This week's highs and lows in PC gaming

The highs

Joe Donnelly: California dreamy

Yes, I reused the strapline for the news story I penned about GTA 5 modder Razed’s NaturalVision Remastered this week because it’s a good one. It also captures how I feel about this impressive and ambitious visual overhaul—which its creator spent a whopping 1,200 hours crafting, all the while poring over “hundreds” of real life photographs and 40 hours of footage of Southern California. The result is pretty spectacular, and while no mod project of this stature is straightforward, the amount of dedicated research that’s gone into this one is commendable. So much so—shameless plug alert—I caught up with Razed over Skype and have a feature article in the works. Expect that next week.

Phil Savage: Mount up

It's been some time since I've had anything to say about Guild Wars 2—a game I once wrote about seemingly endlessly—but a new expansion seems like a good reason to be dragged back in. Path of Fire is the MMOs second expansion, and, more than its new zones, new specialisations, and new varied desert environments, it's the mounts that have me excited. Rather than a way to travel faster, Path of Fire's mounts are a way to jump longer, jump higher, and blink around corners. I'm a sucker for cool traversal mechanics, and this seems tailor made to enable cool jumping puzzles. For more on Path of Fire, check out my round-up of everything you need to know.

Tyler Wilde: Honk honk 

I love that people are driving up to streamers in PlayerUnknown’s Battlegrounds and honking at them. I love the lengths people will go to be annoying. I doubt most streamers feel the same way, because, yeah, it would suck to be stream sniped. I understand the frustration and this honking game is definitely going to overstay its welcome. But in the present moment, I can’t help but enjoy the absolute stupidity of it. I never got mad in Battlefield when someone loaded a jeep with explosives and drove it into my tank, and I guess I’ll always enjoy it when people subvert game rules instead of ‘playing the game right,’ or invent games on top of games. I’m not encouraging this behavior. Well, tacitly I suppose I am, but it’s not that I want anyone to abuse information from streams, it’s just that when they do, I mean come on, it is at least a little funny.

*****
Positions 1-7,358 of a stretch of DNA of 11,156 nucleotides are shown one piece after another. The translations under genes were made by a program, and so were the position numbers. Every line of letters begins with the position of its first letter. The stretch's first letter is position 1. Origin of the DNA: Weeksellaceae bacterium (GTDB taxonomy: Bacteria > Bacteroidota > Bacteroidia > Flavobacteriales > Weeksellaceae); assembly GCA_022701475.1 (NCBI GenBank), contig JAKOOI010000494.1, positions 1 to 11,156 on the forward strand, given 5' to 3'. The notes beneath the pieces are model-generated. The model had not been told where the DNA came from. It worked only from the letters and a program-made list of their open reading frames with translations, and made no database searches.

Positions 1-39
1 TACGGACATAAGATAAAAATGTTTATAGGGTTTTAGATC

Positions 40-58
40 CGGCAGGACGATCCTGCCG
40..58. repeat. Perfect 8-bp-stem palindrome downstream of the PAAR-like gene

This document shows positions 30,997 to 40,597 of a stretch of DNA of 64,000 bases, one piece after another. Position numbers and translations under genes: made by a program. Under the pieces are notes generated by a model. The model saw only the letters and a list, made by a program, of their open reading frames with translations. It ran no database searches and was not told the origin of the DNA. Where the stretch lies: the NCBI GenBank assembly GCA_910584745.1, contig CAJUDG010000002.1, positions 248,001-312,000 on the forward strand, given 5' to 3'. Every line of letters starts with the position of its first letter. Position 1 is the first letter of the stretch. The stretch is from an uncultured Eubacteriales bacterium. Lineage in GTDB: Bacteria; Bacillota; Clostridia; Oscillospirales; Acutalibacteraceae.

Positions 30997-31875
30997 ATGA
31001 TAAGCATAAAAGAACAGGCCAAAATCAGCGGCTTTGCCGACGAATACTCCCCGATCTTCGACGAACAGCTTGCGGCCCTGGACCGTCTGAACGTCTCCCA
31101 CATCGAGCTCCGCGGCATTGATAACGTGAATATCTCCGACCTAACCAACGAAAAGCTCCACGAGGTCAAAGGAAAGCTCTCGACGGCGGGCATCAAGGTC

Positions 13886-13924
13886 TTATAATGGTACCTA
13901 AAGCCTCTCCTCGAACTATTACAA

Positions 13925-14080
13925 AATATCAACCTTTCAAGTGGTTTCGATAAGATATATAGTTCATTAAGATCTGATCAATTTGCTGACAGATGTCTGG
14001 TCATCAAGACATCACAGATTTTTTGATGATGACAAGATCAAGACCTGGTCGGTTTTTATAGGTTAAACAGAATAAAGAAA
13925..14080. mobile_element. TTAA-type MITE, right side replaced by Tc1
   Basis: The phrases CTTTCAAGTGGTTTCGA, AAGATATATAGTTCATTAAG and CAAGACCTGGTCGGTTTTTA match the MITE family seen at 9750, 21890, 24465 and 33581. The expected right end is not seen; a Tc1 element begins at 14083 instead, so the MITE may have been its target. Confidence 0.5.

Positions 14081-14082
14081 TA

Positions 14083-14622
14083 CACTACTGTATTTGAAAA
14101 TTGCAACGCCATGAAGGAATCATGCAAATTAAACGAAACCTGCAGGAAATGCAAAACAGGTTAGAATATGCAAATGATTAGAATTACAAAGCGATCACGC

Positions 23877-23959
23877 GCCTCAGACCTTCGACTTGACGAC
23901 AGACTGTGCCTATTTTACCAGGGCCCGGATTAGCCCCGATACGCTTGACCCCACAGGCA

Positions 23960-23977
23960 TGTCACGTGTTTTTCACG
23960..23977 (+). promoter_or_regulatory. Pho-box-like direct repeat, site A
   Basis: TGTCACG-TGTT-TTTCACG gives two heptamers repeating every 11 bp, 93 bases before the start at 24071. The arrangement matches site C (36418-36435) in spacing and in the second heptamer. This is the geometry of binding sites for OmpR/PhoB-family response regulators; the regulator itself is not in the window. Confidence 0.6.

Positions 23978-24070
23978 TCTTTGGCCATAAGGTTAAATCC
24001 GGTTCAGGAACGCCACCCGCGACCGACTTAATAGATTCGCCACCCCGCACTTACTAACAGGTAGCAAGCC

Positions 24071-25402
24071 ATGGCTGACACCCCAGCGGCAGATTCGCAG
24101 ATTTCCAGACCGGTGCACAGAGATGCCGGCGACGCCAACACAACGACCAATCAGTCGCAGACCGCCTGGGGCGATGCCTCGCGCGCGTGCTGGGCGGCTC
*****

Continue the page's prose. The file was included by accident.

Samuel Roberts: space!

GTA V heads for the stars in an impressive-looking mod, which received a surprisingly breathtaking trailer this week. Oddly I'm reminded of the days after San Andreas's release, where I remember UK games magazines of the time speculating about whether the next GTA would take us into the stars. I'm not sure what you'd do up there. Take a taxi to the dark side of the moon? Steal a NASA vessel and spraypaint it so they'd never know? Listen to alien radio stations that make such broad swipes at the excesses of alien culture that you fall over? Run over Matt Damon in a space buggy?

It didn't go in that direction, obviously, and I'm glad Rockstar made GTA IV instead, but damn—this looks pretty close to fulfilling the potential of a space-based GTA.

Wes Fenlon: Map made in heaven

A few weeks back I spent nearly an hour and a half talking with the developers of Hollow Knight about how they built their game. More specifically, about how they designed their map, a dense Metroid-inspired labyrinth full of secrets and beautiful sights and a seriously scary den of creepy bugs called the Deepnest. Ari and William shared a bunch of in-progress maps with me, and I put together this feature on how the map evolved from a small game jam, to a more linear adventure, to its final form, a sprawling, interconnected map with few hard limits to where you can adventure. If you're at all into Metroid-style games, I think you'll find it as fascinating as I did.

Chris Livingston: Tuan in a box

I'm not a fan of unboxing videos. No judgments if you are, it's just something I've never personally understood the appeal of, much like The Big Lebowski, Doctor Who, line dancing, and feta cheese. But it was pretty cool to watch Bo, Wes, and Tuan unbox the ridiculous $9,000 Acer Predator 21X laptop, which appears to have been built for someone with a much bigger lap than mine (Paul Bunyan, for example). It has a 21-inch curved screen and came in a box so big Tuan could (and did) fit inside it with room to spare.

I don't really understand the need for a laptop so huge and heavy—where are you going to take it in the briefcase that looks large enough to fit my own desktop PC? Bo seems excited to try it out, though, and I got to see Tuan hide in a box like Solid Snake. I'd smash that like button.

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